“I wasn’t jubilant to vote, I didn’t look at the process as tedious and exhausting. That was, until, I got to a polling place on the last day of early voting.”
“Sometimes being gay feels like it’s obstructing my high school experience. So I asked some of my gay friends. I wanted to know what they thought about being gay and how it affects them in high school.”
As soon you enter Midtown Atlanta on Pride weekend, you see rainbows and colors adorned everywhere. Whether it is on people, flags, signs, or dogs, rainbows are everywhere. Atlanta Pride Festival attendees are there to make a statement and show who they are.
“It is crazy that we need a movie that depicts what happens out here in the real world for it to get peoples’ attention. Police brutality is very much a real thing, so why do we need a fictional representation of it for people to sit up and realize?”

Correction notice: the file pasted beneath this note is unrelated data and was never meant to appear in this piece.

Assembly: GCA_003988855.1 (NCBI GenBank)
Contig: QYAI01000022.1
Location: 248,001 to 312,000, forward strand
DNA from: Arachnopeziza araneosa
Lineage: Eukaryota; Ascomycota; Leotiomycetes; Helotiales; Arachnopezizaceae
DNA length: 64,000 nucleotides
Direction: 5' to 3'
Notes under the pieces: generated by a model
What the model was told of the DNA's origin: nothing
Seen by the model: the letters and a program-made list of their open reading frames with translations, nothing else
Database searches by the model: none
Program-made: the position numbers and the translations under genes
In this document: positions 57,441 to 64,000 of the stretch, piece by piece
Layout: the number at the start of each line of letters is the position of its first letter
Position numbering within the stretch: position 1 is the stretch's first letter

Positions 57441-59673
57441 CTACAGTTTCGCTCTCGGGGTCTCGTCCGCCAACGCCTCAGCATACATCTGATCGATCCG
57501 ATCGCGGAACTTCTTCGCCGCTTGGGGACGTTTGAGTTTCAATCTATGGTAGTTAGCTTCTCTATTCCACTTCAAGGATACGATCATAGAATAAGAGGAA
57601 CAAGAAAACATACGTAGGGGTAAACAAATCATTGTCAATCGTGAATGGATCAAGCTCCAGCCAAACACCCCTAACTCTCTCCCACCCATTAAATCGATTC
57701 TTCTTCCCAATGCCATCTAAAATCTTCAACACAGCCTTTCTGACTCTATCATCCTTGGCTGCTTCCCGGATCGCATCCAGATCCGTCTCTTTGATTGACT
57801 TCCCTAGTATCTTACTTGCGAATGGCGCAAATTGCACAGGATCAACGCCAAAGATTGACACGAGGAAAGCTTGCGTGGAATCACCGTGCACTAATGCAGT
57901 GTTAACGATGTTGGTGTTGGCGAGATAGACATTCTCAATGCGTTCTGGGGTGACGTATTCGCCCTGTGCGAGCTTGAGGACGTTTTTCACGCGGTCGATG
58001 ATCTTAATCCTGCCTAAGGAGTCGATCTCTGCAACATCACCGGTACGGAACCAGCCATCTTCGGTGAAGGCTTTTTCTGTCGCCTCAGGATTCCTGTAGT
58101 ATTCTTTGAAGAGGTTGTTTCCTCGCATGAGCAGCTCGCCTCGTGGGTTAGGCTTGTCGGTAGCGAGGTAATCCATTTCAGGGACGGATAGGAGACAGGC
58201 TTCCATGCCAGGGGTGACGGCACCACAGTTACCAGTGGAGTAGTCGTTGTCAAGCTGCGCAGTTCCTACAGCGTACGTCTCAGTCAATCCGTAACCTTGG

“Coming out isn’t always easy. In fact, it’s usually not – I grew up in a religious household.”
“I always thought it would be easy to come out to my mom because of how accepting she was to other family and friends coming out as LGBT. I think parents go by the motto, ‘As long as it is not my child.’”
“I can say now at age 23 that as cliché as it sounds, it really does get better. Life is too short to live as anyone but yourself.”
“But the beauty of truth is that, once released, it can never be sealed into one’s insides left to rot once more, or breed an outburst of anger. And once expelled and purged away, I discovered that there is room for so much more.”
“Maybe, if I can come out to people as though it’s nothing more than a fact of life, I can convince myself to be comfortable in my life… If enough queer people can be comfortable in their truth, maybe we can create a culture where I don’t have to worry about who I come out to.”
Teen staffer Aryanna Brown, 17, reassures readers that it is okay that they don’t have their future figured out just yet, as life is only beginning.